Polymers with antiviral properties: A brief review.
Polimery w medycynie. 2020;(2):79-82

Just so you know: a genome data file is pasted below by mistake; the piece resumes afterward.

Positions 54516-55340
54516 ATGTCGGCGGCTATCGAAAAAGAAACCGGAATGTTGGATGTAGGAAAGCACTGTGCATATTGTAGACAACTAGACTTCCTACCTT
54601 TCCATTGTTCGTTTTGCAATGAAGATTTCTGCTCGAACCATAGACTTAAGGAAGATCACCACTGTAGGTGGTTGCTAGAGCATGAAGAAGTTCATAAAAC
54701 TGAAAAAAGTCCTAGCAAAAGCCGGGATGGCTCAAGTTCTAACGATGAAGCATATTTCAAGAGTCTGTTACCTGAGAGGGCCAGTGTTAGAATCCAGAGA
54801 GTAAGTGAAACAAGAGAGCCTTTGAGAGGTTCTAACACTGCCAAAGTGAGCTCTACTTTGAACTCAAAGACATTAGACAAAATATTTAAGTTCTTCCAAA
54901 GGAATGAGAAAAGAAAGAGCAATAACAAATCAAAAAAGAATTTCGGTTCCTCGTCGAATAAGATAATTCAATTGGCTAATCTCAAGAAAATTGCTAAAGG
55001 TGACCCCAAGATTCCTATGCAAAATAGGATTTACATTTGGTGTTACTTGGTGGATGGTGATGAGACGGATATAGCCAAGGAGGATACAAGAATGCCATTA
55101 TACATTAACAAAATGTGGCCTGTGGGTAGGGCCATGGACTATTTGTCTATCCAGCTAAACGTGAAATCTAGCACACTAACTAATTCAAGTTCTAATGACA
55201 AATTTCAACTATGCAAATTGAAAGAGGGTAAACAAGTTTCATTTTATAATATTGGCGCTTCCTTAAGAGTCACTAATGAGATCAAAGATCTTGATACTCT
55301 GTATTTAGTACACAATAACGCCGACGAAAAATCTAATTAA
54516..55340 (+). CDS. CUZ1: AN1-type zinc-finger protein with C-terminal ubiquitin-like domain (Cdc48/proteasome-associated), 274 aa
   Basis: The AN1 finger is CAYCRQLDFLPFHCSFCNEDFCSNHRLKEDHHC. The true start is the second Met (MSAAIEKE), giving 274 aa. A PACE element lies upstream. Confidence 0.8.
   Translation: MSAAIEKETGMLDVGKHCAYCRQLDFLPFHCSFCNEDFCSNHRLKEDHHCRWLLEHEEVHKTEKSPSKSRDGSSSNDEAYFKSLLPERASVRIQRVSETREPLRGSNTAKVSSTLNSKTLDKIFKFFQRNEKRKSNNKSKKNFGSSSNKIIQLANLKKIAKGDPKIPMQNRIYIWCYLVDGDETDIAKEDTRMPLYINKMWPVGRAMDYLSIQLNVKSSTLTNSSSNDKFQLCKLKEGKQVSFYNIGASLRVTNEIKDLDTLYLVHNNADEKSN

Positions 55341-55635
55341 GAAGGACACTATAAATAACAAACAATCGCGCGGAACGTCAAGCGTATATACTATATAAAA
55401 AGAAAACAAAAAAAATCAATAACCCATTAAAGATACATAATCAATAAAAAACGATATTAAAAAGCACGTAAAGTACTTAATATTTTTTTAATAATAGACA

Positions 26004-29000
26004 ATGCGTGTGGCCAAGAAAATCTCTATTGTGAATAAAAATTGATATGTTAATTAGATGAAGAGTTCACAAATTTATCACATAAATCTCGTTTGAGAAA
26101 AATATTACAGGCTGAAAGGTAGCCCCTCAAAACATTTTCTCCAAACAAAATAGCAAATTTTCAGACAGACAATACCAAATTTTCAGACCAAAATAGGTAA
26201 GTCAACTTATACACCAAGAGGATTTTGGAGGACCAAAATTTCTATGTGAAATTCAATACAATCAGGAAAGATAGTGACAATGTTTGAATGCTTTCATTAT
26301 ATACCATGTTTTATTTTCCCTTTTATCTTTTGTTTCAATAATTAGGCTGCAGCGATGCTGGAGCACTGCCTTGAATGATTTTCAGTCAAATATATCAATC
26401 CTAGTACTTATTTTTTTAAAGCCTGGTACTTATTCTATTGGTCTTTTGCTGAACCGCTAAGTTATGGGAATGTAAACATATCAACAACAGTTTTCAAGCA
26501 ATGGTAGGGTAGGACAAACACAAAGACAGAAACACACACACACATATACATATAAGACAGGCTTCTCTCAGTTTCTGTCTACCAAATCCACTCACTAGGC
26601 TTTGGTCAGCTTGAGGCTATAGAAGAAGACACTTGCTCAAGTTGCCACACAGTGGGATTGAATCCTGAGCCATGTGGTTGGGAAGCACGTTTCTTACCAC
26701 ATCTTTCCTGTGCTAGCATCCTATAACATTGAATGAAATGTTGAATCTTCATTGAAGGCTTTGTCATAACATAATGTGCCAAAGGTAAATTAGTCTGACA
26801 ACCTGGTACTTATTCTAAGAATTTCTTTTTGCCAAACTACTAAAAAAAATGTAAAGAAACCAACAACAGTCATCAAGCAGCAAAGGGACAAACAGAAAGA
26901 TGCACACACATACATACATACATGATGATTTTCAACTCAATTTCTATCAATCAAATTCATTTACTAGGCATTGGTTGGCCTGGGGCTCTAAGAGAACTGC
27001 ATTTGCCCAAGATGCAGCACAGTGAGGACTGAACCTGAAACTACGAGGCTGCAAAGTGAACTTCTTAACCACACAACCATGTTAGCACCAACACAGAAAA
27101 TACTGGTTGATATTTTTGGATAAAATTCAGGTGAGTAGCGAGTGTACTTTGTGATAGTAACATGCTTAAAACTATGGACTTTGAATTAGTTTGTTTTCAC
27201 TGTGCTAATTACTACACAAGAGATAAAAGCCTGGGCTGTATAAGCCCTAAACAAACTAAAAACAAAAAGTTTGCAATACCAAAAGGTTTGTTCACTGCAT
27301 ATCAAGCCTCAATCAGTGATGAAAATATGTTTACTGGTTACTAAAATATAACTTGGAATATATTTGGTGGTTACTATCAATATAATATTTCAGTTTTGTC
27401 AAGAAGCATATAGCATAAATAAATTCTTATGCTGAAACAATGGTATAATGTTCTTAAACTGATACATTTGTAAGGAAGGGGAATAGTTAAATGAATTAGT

Viruses that are pathogenic to humans and livestock pose a serious epidemiological threat and challenge the world's population. The SARS-CoV-2/COVID-19 pandemic has made the world aware of the scale of the threat. The surfaces of various materials can be a source of viruses that remain temporarily contagious in the environment. Few polymers have antiviral effects that reduce infectivity or the presence of a virus in the human environment. Some of the effects are due to certain physical properties, e.g., high hydrophobicity. Other materials owe their antiviral activity to a modified physicochemical structure favoring the action on specific virus receptors or on their biochemistry. Current research areas include: gluten, polyvinylidene fluoride, polyimide, polylactic acid, graphene oxide, and polyurethane bound to copper oxide. The future belongs to multi-component mixtures or very thin multilayer systems. The rational direction of research work is the search for materials with a balanced specificity in relation to the most dangerous viruses and universality in relation to other viruses.